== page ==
- American Cancer Society (ACS). American Cancer Society Recommendations for Prostate Cancer Early Detection. April 23, 2021. Available at: https://www.cancer.org/cancer/prostate-cancer/detection-diagnosis-staging/acs-recommendations.html. [Accessed July, 6 2021].
- Qaseem A, Barry MJ, Denberg TD, Owens DK, Shekelle P; Clinical Guidelines Committee of the American College of Physicians. Screening for prostate cancer: a guidance statement from the Clinical Guidelines Committee of the American College of Physicians. Ann Intern Med. 2013;158(10):761-769. doi:10.7326/0003-4819-158-10-201305210-00633.
- Cancer.Net. Prostate Cancer: Screening. September 2020. Available at: https://www.cancer.net/cancer-types/prostate-cancer/screening. [Accessed July 6, 2021].
- NIH, National Cancer Institute. Prostate-Specific Antigen (PSA) Test. February 24, 2021. Available at: https://www.cancer.gov/types/prostate/psa-fact-sheet. [Accessed July 6, 2021].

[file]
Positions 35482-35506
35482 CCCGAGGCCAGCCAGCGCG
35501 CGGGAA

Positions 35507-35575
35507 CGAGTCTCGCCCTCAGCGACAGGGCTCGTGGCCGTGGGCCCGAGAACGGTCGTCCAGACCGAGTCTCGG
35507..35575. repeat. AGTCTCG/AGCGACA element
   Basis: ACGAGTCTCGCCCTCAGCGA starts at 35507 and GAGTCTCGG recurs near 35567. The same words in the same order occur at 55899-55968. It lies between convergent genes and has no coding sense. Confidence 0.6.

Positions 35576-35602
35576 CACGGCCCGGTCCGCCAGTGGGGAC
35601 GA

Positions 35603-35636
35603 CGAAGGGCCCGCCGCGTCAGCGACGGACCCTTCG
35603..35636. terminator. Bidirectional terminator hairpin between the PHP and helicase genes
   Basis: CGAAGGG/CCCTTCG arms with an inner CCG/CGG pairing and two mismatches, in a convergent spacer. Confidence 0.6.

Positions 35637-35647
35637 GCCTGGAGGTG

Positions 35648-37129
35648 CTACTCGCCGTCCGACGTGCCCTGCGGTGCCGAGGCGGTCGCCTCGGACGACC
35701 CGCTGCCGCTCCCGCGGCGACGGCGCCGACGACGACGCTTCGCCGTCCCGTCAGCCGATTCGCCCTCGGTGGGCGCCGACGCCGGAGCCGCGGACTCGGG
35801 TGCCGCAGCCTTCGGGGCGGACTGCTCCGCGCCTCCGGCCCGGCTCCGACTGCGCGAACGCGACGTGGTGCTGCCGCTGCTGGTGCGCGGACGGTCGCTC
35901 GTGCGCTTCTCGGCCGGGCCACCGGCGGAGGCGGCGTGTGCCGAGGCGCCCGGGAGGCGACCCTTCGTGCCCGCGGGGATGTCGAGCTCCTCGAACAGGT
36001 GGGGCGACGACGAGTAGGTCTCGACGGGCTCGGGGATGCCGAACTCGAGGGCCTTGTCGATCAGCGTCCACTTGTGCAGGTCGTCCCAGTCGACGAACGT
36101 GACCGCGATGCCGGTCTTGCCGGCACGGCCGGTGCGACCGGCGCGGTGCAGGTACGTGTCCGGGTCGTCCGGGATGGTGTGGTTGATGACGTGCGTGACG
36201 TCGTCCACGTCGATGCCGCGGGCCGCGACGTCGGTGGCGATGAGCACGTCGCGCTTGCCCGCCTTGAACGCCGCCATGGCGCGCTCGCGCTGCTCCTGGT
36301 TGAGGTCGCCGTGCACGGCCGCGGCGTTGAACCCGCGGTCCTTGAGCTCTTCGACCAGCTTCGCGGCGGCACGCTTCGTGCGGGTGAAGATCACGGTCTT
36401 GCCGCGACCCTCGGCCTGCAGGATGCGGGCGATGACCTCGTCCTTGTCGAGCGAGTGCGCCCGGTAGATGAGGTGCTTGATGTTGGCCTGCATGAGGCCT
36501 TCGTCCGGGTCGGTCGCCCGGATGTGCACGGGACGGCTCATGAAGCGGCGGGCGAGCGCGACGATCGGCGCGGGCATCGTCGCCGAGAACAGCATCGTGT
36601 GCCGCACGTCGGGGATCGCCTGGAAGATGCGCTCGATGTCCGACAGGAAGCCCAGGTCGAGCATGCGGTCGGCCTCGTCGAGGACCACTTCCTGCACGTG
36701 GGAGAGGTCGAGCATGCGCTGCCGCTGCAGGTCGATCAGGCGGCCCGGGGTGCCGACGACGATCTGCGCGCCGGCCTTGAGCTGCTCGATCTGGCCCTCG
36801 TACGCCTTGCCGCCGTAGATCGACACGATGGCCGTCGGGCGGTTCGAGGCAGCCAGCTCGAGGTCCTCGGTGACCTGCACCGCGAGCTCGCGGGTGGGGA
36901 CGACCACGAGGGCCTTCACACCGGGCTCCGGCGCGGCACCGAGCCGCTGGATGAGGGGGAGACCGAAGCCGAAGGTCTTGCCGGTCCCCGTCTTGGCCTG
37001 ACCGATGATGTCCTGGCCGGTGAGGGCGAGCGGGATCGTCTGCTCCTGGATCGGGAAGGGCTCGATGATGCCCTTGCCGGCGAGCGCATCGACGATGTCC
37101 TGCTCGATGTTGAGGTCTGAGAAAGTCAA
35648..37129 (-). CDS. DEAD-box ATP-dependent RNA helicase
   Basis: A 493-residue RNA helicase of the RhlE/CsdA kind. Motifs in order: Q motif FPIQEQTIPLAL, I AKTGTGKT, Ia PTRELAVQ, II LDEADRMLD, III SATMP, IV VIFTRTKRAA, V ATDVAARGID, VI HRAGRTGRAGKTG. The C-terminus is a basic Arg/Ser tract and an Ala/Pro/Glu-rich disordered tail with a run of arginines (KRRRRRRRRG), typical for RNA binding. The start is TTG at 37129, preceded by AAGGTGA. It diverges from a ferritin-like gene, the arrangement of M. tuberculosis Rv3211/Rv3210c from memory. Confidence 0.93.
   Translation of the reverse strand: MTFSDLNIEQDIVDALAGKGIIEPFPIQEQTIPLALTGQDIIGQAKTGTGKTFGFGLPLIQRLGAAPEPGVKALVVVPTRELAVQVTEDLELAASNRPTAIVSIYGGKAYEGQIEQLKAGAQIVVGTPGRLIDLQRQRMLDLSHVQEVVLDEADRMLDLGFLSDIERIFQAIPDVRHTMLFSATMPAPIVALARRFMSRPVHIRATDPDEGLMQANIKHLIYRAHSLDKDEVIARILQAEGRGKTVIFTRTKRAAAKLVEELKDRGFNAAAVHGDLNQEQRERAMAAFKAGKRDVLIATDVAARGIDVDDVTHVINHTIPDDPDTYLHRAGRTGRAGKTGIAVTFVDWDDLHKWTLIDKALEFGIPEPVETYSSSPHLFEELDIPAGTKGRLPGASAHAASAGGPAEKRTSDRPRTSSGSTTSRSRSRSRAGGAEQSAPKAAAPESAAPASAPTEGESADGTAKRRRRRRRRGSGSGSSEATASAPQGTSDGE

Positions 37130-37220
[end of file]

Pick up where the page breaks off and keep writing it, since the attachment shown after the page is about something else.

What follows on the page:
- Cancer.Net. Digital rectal exam. September 2020. Available at: https://www.cancer.net/navigating-cancer-care/diagnosing-cancer/tests-and-procedures/digital-rectal-exam-dre. [Accessed July 6, 2021].
- National Comprehensive Cancer Network (NCCN). NCCN Guidelines Version 1.2021 Prostate Cancer Early Detection. January 5, 2021. Available at: https://www.nccn.org/. [Accessed July 6, 2021].
- Schröder FH, Hugosson J, Roobol MJ, et al. Screening and prostate cancer mortality: results of the European Randomised Study of Screening for Prostate Cancer (ERSPC) at 13 years of follow-up. Lancet. 2014;384(9959):2027-2035. doi:10.1016/S0140-6736(14)60525-0.
- Hugosson J, Godtman RA, Carlsson SV, et al. Eighteen-year follow-up of the Göteborg Randomized Population-based Prostate Cancer Screening Trial: effect of sociodemographic variables on participation, prostate cancer incidence and mortality. Scand J Urol. 2018;52(1):27-37. doi:10.1080/21681805.2017.1411392.